Sunday, May 22, 2005

A Parable

Once upon a time there was a king of a great city in Mesopotamia. His name was Belshazzar. This king was descendent from the great king Nebuchadnezzar II who had built the city Babylon into the greatest city of the world (think hanging gardens). Neb II was a very powerful ruler and conqueror. He subdued a local city state, Nineveh (think Mosul). Nineveh stretched for 30 miles along the Tigris river and was 10 miles wide. (that's pretty big; see the map below).

In any case, according to certain sources (the Book of Daniel Chap 5) Belshazzar called for his pipe, and called for his fiddlers three, but made the mistake of calling for his bowl. At least he claimed it as his bowl. But, actually, his bowl belonged to the Israelis. And, as everyone knows, the Israelis have nuclear weapons. They had them then. They have always had nuclear weapons.

At this point, sources state that a magic finger appeared and "Wrote Upon the Wall." (apologies to Simon and Garfunkel). What this magic finger wrote was, again according to sources, "MENE, MENE, TEKEL and PARSIN." Well, that was a stumper for sure. So the king took a Harris poll as to what it meant, but that didn't help. So, he called in this guy Daniel who said:
"And this is what it means. MENE means that God has counted out the number of days you will be king, and they are over. TEKEL means that God has tested you, and you have not passed the test. And PARSIN means your kingdom will be divided, and given to the Medes and the Persians."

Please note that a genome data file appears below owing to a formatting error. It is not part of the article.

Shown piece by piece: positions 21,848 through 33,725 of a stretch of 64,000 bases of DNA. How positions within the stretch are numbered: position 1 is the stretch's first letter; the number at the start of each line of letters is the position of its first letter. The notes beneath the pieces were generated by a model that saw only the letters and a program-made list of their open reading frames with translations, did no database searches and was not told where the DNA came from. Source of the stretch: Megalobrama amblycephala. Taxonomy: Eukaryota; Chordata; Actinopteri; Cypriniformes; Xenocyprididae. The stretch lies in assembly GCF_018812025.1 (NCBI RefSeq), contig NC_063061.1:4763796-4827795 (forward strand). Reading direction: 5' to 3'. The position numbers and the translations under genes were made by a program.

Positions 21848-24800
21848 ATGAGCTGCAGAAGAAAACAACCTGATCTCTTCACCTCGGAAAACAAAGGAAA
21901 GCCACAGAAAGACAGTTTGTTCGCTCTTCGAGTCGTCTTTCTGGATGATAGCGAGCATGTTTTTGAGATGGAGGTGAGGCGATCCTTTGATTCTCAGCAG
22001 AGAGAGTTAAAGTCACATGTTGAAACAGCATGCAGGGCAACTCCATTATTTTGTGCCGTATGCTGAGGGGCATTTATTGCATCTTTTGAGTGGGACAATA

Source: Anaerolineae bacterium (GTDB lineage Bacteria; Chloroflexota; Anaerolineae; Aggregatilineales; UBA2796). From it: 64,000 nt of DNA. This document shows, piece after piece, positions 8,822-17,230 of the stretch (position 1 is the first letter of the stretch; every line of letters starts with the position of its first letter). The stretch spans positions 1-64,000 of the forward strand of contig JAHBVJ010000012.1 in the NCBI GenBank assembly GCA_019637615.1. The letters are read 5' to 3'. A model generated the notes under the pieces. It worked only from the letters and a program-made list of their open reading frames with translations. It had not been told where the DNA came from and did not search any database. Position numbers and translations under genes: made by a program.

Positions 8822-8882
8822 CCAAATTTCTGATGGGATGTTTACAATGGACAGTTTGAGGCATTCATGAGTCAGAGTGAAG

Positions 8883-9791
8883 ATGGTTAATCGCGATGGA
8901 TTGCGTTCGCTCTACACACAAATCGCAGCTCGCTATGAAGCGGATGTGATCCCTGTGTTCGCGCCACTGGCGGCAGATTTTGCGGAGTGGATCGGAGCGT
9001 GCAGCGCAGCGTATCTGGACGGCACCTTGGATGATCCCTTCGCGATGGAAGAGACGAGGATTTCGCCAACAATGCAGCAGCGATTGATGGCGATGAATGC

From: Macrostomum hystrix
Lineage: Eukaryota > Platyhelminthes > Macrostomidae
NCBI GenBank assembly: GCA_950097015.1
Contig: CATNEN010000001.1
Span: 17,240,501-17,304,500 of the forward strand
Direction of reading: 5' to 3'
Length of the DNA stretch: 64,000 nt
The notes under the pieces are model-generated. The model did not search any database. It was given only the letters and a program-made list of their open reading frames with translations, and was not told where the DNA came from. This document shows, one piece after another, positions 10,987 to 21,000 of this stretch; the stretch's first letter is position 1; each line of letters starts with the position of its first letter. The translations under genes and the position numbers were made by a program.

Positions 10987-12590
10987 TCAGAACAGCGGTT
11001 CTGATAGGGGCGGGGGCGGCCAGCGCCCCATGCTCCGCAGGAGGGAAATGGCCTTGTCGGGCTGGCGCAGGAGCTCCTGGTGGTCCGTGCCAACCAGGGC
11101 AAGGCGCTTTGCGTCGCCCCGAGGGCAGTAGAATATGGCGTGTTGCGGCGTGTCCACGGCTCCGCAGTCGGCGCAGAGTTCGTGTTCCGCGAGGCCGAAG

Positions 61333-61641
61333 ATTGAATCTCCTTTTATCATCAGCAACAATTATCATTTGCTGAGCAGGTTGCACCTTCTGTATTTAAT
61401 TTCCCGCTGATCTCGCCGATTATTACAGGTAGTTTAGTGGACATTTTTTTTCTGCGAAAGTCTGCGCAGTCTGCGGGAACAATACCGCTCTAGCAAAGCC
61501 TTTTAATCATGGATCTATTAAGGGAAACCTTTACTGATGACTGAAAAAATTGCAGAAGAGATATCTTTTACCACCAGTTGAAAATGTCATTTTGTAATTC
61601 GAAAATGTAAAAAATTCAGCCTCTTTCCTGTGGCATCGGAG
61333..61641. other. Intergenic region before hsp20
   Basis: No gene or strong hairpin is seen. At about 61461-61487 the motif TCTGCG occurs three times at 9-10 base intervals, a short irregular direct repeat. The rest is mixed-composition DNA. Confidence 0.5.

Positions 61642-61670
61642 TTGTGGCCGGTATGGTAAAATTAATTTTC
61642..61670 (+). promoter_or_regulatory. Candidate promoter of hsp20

You see, the writing was in Aramaic, and the king could only read French.

A low and behold the Persians (think Iranians) came busting up to the walls of Babylon and Belshazzar was pretty confident that they would go home, because he lived in the Green Zone. In fact:
Belshazzar and his officials assumed that the city of Babylon could never be taken. It had been built as an impregnable fortress with massive walls, and with vast stores of food, water, and other supplies to withstand a siege.
But, Herodotus (think English Patient) tells us that they simply diverted the Tigris river around the city, and then marched under the walls. Pretty simple, heh? Thus ended the Babylonian empire.

(Now, if I had been that finger, I would have said "Babba, Babba, Yar" which means "when the river stops flowing, watch the big hole it came in through." But then, what do I know about disembodied fingers.)

In any case, the moral of this parable is:
When the Finger Speaks, Get the Hell out of Iraq!

1 comment:

Redjalapeno said...

Pretty well done Sir!